It’s no mystery that newly built single-family homes are pretty big nowadays, but the latest data still surprises.
The last couple of years, we’ve been steadily tracking the return of large new construction homes, but even we were surprised by the following statistic: the average size of newly built single-family homes in 2013 was nearly 2,600 square feet.
That’s up from 2,330 in 2003, and according to an analysis by CNN Money, the average new home size has risen an astounding 50.6 percent in the last 30 years.
Such stats lead to an inevitable question – what on earth is going on?!
The Causes of Today’s Super-Sized Homes
Exaggerated home sizes were a key trait of the housing bubble years, but irrational exuberance is not behind 2013’s record-setting home sizes; the reasons are more fundamental in nature:
- Firstly, gargantuan new homes are making up a larger piece of the pie, while more modest homes are fading away; in 2013, homes of 4,000 or more square feet made up 9 percent of new construction (compared to 6.6 percent in 2005), while homes of 1,400 square feet or less made up just 4 percent (which, remarkably, is less than half of 2005’s 9 percent market share).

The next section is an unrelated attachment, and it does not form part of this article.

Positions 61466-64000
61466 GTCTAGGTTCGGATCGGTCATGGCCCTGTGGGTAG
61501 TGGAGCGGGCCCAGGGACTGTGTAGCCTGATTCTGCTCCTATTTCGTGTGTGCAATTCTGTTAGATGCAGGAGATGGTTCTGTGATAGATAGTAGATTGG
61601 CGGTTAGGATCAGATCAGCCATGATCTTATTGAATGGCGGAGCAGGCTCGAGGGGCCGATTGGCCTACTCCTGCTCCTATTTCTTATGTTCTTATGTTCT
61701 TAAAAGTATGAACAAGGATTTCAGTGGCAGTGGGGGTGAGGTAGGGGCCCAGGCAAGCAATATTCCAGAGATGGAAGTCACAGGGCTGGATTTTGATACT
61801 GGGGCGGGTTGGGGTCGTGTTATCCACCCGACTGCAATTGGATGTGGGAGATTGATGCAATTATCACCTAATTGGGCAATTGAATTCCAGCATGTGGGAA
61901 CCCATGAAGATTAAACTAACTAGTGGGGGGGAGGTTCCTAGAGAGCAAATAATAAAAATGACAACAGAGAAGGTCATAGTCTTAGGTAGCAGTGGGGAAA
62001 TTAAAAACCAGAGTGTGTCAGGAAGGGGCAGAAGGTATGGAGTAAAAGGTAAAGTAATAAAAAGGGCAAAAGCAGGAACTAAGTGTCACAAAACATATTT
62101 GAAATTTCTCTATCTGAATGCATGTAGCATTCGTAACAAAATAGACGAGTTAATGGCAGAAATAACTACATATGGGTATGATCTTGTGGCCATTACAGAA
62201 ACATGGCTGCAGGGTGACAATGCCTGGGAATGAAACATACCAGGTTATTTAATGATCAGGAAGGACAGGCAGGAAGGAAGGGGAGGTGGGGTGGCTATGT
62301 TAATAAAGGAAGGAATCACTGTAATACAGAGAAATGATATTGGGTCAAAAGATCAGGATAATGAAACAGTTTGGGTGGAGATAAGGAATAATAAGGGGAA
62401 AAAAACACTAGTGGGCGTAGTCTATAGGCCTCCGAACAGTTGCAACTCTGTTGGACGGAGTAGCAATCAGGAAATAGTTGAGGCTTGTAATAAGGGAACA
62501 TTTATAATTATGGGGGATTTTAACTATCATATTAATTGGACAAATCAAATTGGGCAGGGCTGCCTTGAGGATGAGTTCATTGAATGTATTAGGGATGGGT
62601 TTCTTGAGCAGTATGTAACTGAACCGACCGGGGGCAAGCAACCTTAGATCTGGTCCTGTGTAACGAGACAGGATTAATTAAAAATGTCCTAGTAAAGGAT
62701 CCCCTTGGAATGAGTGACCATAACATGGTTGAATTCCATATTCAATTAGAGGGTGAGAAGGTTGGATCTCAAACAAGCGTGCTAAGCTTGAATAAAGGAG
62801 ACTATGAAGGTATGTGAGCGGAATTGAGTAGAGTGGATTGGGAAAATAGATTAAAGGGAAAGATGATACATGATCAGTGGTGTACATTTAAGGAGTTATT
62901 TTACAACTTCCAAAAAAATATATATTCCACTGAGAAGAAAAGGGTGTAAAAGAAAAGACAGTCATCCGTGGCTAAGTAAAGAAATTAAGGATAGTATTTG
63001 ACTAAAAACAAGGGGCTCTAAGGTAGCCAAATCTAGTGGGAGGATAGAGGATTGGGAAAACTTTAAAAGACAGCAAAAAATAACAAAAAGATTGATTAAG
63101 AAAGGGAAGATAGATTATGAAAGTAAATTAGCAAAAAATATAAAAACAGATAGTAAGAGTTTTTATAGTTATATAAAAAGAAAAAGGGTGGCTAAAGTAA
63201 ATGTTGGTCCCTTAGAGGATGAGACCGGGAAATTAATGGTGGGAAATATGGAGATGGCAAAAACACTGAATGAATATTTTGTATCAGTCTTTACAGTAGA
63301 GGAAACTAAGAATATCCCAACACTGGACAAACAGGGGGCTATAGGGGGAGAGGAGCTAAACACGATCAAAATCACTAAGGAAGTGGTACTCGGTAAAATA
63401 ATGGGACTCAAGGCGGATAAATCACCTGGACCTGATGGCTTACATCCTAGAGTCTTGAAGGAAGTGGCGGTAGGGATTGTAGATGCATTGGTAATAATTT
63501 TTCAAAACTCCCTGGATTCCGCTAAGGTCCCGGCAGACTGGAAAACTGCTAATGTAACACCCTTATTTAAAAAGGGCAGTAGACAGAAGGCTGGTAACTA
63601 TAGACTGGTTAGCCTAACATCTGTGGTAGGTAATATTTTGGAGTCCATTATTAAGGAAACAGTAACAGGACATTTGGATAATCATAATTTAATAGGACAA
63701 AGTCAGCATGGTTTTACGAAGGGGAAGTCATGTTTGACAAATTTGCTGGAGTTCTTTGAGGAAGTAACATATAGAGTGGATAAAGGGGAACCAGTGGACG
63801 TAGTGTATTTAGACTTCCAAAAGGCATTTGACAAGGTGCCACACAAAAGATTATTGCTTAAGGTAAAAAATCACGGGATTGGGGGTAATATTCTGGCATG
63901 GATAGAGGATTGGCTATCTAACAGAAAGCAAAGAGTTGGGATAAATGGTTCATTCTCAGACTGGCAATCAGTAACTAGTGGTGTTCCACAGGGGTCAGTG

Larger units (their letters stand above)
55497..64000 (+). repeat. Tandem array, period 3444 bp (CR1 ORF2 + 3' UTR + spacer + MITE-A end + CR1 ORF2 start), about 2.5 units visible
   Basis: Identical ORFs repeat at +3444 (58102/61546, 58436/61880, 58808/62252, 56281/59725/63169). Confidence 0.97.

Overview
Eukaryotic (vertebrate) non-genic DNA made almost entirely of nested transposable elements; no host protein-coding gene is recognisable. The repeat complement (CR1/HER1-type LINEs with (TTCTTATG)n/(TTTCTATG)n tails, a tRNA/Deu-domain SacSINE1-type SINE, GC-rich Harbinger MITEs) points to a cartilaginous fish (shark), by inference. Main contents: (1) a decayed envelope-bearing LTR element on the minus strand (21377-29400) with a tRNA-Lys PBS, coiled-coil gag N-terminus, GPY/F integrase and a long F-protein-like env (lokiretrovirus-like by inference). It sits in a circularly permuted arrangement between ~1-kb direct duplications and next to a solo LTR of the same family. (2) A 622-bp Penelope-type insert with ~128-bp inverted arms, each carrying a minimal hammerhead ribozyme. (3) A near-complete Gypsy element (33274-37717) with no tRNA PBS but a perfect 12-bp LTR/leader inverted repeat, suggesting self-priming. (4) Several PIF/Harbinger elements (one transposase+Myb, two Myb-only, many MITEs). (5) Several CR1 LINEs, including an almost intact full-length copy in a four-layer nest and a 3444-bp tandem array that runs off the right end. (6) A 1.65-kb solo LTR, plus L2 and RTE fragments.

- So, super-sized homes now have the exact same market share as modest homes did just eight years ago; also, homes sized 3,000 to 4,000 square feet have seen their market share rise from 15.6 percent in 2005 to 21.7 percent in 2013.
- The reasoning behind that shift is simple – the vast majority of consumers looking for newly built single-family homes are wealthier consumers, and homebuilders are responding in kind with larger, more expensive homes.
- As Stephen Melman, the director of Economic Services for the National Association of Home Builders, phrased it to CNN Money, “If you had a lot of money in the stock market, it has doubled since 2009.”
- Compare that with younger homebuyers, who are still dealing with a lousy job market and student debt, and the new home market has become increasingly specialized.
And of course, square footage is not the only thing that’s increased: according to the Wall Street Journal, the share of new homes with four-plus bedrooms rose to 44 percent (from 35 percent in 2000), while 33 percent had three or more bathrooms (up from 20 percent).